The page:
Dr. Brion Randolph, chief of medical oncology, has seen the hospital expand from two oncologists to 15, which allows each one to focus on a specific area. His choice has been hematology, and he has support from two hematopathologists. If he sees a rare lymphoma or leukemia, he can walk down the hall to confer and look at slides with them.
CTCA is known for dealing with complex and advanced cancer, but word of mouth and its TV advertising campaign appear to be having an impact on when patients first make
Randolph says 60 percent of the patients in the hospital are now arriving for a second opinion, often after an initial diagnosis by a medical generalist. In the past, it was more common for patients to be seeking a third or fourth opinion.
When asked whether the ubiquity of CTCA’s TV ads could make some consumers think the company is just about marketing, Kent says patients are pretty discerning about what they want; and with multiple treatment rounds, you can’t build a trap at the front and not deliver on the quality of care.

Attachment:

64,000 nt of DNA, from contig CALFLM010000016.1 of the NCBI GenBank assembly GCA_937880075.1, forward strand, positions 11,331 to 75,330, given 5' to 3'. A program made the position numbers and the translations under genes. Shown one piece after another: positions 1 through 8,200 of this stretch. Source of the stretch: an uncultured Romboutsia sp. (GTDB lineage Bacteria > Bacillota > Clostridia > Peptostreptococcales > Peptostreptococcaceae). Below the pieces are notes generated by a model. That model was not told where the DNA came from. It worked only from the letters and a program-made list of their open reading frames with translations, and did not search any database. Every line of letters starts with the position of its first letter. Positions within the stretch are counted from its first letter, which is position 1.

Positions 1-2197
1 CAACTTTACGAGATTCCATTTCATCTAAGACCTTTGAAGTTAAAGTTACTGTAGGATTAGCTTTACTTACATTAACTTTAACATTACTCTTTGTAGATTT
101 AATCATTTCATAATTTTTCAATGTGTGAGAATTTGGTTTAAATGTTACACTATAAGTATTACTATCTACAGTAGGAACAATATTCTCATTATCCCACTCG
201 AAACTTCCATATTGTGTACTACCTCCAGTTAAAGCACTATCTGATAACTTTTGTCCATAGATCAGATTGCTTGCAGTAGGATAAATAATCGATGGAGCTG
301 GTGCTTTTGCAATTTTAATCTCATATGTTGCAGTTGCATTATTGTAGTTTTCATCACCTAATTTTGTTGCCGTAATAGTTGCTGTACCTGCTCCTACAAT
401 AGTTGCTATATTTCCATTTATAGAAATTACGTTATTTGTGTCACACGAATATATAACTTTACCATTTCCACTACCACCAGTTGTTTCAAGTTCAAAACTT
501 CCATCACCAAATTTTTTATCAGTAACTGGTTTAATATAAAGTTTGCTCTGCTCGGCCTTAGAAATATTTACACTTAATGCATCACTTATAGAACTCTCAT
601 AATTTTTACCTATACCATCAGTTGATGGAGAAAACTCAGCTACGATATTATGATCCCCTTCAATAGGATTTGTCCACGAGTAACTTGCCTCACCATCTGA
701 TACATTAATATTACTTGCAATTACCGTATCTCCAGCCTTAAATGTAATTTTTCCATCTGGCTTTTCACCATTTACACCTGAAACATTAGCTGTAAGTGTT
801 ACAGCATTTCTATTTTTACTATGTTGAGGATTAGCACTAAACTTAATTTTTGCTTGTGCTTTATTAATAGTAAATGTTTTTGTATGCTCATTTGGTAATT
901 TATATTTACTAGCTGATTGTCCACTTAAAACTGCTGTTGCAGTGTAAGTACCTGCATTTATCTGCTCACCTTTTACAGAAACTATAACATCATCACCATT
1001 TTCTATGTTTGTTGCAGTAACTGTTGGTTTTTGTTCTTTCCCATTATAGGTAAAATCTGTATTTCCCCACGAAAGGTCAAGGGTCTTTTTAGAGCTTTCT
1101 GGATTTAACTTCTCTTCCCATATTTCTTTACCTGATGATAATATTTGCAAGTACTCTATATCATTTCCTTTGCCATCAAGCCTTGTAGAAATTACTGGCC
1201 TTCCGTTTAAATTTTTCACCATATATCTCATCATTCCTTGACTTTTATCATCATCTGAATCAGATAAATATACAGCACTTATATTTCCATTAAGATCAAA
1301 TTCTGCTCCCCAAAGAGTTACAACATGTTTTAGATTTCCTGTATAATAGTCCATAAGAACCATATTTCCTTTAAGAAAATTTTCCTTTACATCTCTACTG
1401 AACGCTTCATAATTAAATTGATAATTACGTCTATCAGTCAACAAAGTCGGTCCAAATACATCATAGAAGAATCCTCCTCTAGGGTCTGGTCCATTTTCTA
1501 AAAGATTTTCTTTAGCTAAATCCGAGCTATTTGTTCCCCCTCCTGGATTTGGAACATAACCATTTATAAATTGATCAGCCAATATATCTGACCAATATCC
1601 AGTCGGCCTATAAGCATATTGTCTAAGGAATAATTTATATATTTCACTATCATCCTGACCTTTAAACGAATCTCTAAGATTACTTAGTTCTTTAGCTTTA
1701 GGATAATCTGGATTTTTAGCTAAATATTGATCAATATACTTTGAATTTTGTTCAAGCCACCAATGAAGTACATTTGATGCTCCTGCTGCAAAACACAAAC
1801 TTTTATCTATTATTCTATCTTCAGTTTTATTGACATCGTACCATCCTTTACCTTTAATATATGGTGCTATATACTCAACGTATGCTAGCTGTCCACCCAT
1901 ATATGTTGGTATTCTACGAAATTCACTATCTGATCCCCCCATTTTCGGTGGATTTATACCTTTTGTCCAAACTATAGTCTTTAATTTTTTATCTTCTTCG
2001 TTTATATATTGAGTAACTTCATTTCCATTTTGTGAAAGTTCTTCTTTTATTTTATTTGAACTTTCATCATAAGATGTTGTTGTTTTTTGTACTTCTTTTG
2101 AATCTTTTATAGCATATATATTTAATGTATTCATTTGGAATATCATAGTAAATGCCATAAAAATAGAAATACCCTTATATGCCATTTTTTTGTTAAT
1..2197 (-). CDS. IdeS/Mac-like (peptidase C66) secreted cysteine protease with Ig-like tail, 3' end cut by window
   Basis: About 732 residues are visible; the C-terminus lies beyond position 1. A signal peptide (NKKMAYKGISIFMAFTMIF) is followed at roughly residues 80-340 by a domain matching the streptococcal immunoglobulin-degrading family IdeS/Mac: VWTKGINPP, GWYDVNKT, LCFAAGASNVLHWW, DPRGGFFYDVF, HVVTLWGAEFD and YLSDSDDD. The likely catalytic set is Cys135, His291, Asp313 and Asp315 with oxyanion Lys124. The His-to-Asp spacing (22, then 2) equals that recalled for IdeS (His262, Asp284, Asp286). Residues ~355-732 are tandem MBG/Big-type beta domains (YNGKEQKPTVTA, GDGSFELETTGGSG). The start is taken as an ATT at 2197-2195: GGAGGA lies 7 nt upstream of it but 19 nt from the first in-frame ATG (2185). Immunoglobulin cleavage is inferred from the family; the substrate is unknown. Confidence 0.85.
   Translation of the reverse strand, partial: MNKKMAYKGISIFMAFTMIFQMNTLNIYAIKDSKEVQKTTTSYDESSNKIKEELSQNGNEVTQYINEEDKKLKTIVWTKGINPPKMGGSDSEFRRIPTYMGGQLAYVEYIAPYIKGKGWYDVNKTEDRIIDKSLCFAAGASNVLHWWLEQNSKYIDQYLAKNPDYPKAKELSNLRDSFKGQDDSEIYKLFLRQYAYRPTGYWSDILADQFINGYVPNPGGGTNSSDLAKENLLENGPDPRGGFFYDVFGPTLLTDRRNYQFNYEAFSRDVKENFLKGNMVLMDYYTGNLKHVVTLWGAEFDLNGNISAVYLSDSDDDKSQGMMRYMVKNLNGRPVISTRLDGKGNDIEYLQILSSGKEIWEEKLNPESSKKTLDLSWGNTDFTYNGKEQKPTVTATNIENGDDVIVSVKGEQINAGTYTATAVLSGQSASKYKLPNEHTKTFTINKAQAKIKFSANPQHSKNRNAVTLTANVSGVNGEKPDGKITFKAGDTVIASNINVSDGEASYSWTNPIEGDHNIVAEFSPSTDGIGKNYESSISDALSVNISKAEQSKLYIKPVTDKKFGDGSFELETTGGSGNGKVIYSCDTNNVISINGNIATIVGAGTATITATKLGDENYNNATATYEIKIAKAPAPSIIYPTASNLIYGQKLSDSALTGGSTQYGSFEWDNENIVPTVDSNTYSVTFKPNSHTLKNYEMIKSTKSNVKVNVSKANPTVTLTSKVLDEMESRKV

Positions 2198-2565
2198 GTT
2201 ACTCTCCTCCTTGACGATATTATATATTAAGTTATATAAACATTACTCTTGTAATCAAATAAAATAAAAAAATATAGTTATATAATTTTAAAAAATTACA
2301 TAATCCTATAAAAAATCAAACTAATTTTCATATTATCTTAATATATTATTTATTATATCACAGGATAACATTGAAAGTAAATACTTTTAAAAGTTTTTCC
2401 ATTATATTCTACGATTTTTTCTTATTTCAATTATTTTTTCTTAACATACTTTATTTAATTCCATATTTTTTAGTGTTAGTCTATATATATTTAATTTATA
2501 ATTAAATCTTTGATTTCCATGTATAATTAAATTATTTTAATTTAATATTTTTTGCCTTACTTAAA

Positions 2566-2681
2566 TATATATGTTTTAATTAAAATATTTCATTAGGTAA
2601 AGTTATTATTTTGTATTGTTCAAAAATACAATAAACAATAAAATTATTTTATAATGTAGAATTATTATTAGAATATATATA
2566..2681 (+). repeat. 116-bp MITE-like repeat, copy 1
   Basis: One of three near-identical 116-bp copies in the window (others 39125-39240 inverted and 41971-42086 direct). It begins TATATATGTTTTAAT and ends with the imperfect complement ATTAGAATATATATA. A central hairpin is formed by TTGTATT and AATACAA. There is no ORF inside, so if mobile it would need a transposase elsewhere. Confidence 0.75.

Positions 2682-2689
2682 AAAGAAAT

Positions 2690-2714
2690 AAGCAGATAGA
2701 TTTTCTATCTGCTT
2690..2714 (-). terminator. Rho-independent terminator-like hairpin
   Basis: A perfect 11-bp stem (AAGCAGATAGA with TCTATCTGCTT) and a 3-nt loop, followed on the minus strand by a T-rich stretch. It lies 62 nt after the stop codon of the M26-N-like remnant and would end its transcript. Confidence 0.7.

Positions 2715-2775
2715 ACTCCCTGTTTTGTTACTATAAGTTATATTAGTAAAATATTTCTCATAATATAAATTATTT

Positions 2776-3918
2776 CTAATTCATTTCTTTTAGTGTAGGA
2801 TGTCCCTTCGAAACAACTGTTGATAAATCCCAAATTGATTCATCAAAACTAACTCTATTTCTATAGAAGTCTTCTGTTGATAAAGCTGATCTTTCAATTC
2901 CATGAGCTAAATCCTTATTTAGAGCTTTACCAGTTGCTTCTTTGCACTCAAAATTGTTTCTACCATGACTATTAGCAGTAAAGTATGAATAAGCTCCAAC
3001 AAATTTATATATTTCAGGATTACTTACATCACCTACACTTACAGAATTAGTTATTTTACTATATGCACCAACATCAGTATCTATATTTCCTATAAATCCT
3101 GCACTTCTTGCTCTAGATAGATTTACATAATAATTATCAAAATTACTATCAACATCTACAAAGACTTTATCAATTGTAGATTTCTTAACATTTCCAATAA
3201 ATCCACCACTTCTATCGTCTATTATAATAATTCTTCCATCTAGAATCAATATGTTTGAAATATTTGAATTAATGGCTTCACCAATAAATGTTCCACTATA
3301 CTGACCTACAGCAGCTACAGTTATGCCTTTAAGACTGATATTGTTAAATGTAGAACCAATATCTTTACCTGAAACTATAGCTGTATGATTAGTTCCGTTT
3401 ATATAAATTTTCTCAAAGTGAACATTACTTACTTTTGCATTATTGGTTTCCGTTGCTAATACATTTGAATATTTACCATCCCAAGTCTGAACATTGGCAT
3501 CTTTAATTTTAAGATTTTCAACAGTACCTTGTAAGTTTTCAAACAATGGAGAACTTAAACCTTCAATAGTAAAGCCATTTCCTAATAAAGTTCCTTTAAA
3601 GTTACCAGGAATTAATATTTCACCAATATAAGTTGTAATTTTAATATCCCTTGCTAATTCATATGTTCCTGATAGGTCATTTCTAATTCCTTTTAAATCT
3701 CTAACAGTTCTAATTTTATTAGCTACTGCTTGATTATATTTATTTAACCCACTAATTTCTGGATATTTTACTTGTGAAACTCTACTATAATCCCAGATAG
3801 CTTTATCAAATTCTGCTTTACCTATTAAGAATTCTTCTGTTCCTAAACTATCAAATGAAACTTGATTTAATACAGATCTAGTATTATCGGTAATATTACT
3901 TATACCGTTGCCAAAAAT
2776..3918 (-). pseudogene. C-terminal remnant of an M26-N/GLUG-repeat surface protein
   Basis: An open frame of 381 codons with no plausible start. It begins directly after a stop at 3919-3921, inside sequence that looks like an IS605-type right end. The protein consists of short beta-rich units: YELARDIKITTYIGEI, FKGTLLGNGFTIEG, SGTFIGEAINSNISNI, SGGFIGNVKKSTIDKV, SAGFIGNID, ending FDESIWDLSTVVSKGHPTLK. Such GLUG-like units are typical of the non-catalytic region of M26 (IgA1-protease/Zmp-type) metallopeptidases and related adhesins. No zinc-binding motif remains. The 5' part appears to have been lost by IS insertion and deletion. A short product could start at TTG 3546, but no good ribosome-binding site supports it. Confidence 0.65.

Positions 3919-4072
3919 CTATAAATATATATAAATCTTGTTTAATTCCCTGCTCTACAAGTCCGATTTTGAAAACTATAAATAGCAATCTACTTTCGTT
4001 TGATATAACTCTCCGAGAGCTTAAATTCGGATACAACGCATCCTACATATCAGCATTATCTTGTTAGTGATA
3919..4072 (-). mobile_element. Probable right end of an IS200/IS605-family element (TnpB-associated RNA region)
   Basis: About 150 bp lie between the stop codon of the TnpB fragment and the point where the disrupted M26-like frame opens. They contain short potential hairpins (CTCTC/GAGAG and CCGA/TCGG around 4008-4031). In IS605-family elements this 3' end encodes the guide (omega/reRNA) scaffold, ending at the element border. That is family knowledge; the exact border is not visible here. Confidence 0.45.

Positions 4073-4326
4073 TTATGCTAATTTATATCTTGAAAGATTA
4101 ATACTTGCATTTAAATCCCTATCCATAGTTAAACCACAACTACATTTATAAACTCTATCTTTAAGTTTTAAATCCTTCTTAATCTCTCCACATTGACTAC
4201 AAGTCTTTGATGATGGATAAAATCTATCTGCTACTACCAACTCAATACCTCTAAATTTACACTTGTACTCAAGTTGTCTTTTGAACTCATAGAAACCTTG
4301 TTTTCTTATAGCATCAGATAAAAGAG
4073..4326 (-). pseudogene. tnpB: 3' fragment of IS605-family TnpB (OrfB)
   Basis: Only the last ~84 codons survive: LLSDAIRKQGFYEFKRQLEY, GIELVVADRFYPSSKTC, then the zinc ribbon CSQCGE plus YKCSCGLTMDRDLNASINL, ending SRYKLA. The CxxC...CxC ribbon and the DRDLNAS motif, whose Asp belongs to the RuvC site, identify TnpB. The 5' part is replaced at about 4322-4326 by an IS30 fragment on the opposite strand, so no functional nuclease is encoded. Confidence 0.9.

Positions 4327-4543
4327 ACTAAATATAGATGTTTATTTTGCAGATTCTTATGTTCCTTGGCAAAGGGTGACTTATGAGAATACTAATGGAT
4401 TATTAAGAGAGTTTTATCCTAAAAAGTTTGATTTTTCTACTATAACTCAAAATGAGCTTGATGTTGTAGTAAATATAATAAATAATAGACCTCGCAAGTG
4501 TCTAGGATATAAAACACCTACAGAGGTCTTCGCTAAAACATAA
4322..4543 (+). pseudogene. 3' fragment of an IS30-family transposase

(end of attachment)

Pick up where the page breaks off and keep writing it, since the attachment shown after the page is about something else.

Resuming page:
Meisner notes the hospital has a five-star rating for patient satisfaction from the Centers for Medicare and Medicaid Services – so do the other three CTCA hospitals that accept Medicare patients. Only 7 percent of eligible hospitals get that rating.
Aftercare is another part of what CTCA does. It has formed Cancer Fighters as an information source for the public and a support group to help people on their journey.
Craig says CTCA has helped her understand how to cut down her level of stress as she looks at continuing treatment with a pill every other week for a year. “When you are in survivorship,” she says, “it’s all about you.” ?